Christmas is nearly with us. By now parents will have made up their minds whether they are slipping eleven plus papers and books into Christmas stockings. This leaves time to decide on what to cook on Christmas Day. Looking through old and new recipe books must rank very highly on any pre- Christmas contentment scale.
I am indebted to our 1964 Woman’s Own Cook Book. There is a price of 24 shillings and three pence written in fading pencil inside the front cover. The other pencil marks are a number 126411 and the enigmatic letters CA/ey. Someone, many years ago, knew the significance of these hardy inscriptions.
The preface starts with a comment of genius. Being a good cook is “Probably nothing more than that time-honoured definition of genius: `An infinite capacity for taking pains’.”
1. Use a good recipe – and follow it exactly, weighing or measuring the ingredients exactly.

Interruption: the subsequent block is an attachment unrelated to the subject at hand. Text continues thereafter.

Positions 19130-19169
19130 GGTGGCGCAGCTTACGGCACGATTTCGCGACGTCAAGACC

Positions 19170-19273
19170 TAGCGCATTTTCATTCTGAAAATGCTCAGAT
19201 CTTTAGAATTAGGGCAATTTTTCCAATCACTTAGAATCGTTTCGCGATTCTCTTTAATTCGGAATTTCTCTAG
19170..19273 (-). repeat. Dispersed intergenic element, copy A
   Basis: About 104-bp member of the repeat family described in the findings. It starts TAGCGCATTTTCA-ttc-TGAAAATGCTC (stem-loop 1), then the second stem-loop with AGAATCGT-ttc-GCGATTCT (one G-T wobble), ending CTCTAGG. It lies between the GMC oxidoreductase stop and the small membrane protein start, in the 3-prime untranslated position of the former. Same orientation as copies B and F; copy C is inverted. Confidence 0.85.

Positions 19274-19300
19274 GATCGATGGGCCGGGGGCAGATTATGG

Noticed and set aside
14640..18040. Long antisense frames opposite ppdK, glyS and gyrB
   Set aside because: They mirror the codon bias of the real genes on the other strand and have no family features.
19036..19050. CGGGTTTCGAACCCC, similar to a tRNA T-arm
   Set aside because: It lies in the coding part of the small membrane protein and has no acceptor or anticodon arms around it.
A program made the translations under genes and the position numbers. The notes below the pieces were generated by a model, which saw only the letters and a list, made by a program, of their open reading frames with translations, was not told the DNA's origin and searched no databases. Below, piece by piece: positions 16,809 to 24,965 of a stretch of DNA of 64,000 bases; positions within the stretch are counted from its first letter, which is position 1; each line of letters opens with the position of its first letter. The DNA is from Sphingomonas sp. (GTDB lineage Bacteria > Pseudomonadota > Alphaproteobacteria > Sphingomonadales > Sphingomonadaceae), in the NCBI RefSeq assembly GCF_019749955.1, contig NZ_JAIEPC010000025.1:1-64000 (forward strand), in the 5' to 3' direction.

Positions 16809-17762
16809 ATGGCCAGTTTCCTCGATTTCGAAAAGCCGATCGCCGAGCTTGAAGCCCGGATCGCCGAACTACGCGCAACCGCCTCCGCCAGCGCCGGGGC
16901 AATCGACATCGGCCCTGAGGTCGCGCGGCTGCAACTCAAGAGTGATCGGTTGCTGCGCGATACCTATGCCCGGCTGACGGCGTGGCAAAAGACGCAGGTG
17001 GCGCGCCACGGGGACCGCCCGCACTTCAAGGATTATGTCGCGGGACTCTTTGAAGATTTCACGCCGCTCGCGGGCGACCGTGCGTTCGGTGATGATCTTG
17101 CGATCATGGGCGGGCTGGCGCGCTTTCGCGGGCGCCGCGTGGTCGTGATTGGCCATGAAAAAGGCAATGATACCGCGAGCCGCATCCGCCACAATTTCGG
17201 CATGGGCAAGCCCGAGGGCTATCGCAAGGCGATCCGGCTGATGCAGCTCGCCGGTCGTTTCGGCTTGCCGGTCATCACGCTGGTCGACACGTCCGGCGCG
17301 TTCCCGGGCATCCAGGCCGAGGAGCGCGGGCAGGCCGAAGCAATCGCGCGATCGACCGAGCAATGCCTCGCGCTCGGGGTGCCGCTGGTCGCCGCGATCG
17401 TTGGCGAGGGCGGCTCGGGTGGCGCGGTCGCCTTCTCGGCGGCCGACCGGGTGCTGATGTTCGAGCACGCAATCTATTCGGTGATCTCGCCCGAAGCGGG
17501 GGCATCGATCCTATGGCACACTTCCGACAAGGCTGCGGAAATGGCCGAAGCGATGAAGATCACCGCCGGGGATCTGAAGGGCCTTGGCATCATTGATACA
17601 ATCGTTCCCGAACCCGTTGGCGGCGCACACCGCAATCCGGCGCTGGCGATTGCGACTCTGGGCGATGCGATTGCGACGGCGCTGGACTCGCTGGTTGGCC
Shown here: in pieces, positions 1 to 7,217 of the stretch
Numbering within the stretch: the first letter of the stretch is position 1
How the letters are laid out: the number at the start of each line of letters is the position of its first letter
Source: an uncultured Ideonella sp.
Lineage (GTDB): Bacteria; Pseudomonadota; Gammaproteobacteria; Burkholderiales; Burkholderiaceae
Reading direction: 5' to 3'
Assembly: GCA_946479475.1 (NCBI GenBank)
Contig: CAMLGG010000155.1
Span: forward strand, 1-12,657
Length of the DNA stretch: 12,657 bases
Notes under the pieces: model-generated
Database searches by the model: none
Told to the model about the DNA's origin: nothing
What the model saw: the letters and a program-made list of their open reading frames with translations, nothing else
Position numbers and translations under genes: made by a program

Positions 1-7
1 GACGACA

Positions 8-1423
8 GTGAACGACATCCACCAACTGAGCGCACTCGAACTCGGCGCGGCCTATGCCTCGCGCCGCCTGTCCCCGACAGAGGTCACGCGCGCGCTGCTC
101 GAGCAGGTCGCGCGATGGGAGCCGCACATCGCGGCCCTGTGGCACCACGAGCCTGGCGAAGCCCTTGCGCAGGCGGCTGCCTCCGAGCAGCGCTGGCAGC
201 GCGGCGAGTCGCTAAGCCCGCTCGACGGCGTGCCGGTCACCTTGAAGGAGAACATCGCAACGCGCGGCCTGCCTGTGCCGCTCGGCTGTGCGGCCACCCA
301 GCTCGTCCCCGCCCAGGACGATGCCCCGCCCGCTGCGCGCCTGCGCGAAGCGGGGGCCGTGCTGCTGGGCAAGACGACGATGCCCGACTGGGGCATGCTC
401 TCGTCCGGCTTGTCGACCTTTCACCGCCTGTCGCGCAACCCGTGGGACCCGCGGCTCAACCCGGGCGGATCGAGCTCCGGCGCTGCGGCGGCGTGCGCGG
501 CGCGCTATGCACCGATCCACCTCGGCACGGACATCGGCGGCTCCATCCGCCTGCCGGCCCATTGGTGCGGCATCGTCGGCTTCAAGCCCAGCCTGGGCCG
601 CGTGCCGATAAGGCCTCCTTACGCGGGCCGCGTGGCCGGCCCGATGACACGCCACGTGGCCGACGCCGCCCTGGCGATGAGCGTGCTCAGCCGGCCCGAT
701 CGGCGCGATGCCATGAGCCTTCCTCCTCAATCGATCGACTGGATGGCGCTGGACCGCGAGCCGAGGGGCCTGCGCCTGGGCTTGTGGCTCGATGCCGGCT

2. Be brave and original. Make the best of the wonderful variety of food that is available.
3. Equip your kitchen with the basic essentials.
4. Do not scorn simple dishes.
5. Do not attempt too much in the early stages.
These rules could just as easily be applied to the eleven plus. To understand how these precepts can be applied we need to study a further statement: `The less the help available, the simpler the meal.’
We can now see that parents of eleven plus children may need to keep any preparation simple. They must be prepared to commit themselves and their children – but must pace themselves. The eleven plus year can be a long time! Possibly the most important thing to remember is to keep any bowls of flowers low enough to allow all parties, when working on eleven plus papers, to be able to see each other.